During a recent appearance on Murad Merali's #ImOverIt podcast, Brett spilled all the tea on why he attended the protest and hit out at PrettyLittleThing for appointing Molly-Mae as a creative director.
"The term creative director... above you is just the CEO. You're someone who creates the direction of the brand and it's in the messaging, it's in the storytelling, it's in what kind of clothes you're going to produce. To get to that point, you are designer first, you've made clothes with your hands and you've been to school for years to studied that and done internships and all that," he said.
Brett continued, "That process takes years and years and years to get to get the top as creative director at a brand like that...", before Murad interjected, "So to get it like that is just privilege, privilege, privilege," as the reality star nodded.
"But I can understand why, because they're engines for each other. The Molly-Mae engine becomes the PLT and BooHoo engine, who then creates more influencers for the Molly-Mae engine and they just work so well together."
Molly-Mae Hague helmed PrettyLittleThing's first-ever catwalk show last Wednesday (16 February) and while the show was a massive success – with the likes of Tommy Fury, Maura Higgins and Ellie Brown supporting her from the front row – the night didn’t go off without controversy as protestors gathered outside.
A protest was staged outside The Londoner Hotel, where PLT’s show was being held, to campaign for sustainability and higher pay for the brand’s factory workers. According to reports, a group of around 20 people gathered outside the venue holding signs and shouting into microphones.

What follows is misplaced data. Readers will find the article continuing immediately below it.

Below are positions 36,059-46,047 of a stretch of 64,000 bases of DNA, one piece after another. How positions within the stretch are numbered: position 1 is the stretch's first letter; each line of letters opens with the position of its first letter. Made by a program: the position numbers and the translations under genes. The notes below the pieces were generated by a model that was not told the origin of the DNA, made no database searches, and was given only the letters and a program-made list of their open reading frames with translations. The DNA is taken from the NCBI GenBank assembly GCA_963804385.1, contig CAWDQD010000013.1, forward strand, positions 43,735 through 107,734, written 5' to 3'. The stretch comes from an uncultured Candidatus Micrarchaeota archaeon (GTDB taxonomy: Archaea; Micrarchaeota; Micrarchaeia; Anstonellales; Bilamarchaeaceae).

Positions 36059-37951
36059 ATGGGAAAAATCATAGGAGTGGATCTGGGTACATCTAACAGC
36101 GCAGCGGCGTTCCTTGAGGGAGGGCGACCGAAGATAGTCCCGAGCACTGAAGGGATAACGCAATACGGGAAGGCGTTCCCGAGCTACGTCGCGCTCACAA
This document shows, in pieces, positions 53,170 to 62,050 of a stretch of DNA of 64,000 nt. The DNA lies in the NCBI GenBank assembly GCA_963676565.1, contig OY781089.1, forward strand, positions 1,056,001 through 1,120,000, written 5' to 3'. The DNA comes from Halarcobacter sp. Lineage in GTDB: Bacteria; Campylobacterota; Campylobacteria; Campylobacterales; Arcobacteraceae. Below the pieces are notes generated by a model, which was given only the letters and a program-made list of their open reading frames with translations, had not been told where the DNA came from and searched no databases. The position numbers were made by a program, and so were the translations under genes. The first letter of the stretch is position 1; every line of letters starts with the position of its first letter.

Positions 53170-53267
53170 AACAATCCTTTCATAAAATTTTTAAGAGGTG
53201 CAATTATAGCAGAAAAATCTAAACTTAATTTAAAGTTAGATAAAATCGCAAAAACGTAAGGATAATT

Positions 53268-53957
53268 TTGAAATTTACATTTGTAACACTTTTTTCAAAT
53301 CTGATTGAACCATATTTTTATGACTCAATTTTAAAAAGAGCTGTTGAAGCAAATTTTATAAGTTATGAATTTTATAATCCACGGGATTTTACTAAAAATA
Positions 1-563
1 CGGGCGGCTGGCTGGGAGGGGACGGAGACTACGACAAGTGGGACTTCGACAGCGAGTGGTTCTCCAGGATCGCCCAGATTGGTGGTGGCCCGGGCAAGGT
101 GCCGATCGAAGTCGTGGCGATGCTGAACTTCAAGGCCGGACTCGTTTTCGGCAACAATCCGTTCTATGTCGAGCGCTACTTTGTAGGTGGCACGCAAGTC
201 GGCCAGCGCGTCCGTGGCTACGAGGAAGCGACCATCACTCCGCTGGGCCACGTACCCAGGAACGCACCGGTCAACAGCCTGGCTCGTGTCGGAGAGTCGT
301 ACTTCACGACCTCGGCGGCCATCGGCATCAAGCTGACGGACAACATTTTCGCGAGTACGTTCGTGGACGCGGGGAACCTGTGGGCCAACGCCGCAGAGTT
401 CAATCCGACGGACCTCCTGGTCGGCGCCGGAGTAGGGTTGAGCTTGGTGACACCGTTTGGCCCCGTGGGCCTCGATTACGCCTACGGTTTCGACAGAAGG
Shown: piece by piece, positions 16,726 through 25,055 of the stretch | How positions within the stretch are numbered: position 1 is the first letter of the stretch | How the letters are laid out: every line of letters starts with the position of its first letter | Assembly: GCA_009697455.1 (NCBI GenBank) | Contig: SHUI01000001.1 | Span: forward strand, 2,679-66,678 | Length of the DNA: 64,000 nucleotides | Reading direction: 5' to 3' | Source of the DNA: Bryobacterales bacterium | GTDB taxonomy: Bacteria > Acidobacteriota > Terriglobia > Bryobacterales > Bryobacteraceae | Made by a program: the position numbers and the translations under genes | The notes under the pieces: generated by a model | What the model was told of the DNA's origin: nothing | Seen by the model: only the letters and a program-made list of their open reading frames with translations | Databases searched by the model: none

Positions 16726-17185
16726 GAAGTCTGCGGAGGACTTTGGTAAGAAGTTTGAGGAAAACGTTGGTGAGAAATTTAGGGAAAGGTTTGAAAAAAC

Among the protestors was Brett, who was seen holding a sign which said, “There’s nothing ‘pretty’ about wage theft.”
One onlooker told The Sun, “I was so shocked to see Brett here - he went on a show sponsored by fast fashion.
“But he was there holding a sign saying 'Pretty Little Thief' and shouting about how ‘shameful’ it was we were all in attendance. He was shaking his head as people filed into the event."
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Brett himself works in the fashion industry as a model alongside his twin brother Scott and regularly campaigns for a more sustainable approach to fashion. Following the protest, he tweeted, “Thanks to those who came and supported the protest last night with @venetialamanna @OhSoEthical and I. Boohoo Group don’t care about the planet or people. They care about money and get it through exploitation.”
Speaking to Vogue after he left the villa last August, Brett said, “I love supporting British brands and ones that are doing their best with being responsible and ethical. I have really strong views on fast fashion, so I stuck to wearing only my own clothes throughout my time with the show -which all in all was actually four-plus weeks - despite drops of huge duffel bags with lots of clothes from the show’s partners that would come every couple of days.
“There was so much stuff! I think I might be the first Islander to say no to all of that? I did actually talk to the other Islanders about the overconsumption conversations and sustainability - it was definitely the first time a lot of them had heard about it.”
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Although PrettyLittleThing have come under fire for promoting fast fashion in the past, Molly-Mae recently revealed that brand have plans to adopt a more sustainable approach including a Marketplace app to encourage customers to sell on items of clothing after wearing them.
She told Closer online, "It's basically going to be an app in which girls can resell their PLT pieces pre-loved and it's not going to be just PLT pieces, you can sell pretty much anything on there, which is obviously encouraging sustainability hugely.
"It's encouraging girls to think: 'Maybe this is actually really great condition, I don't need to chuck it away. Why not encourage someone else to buy it?'"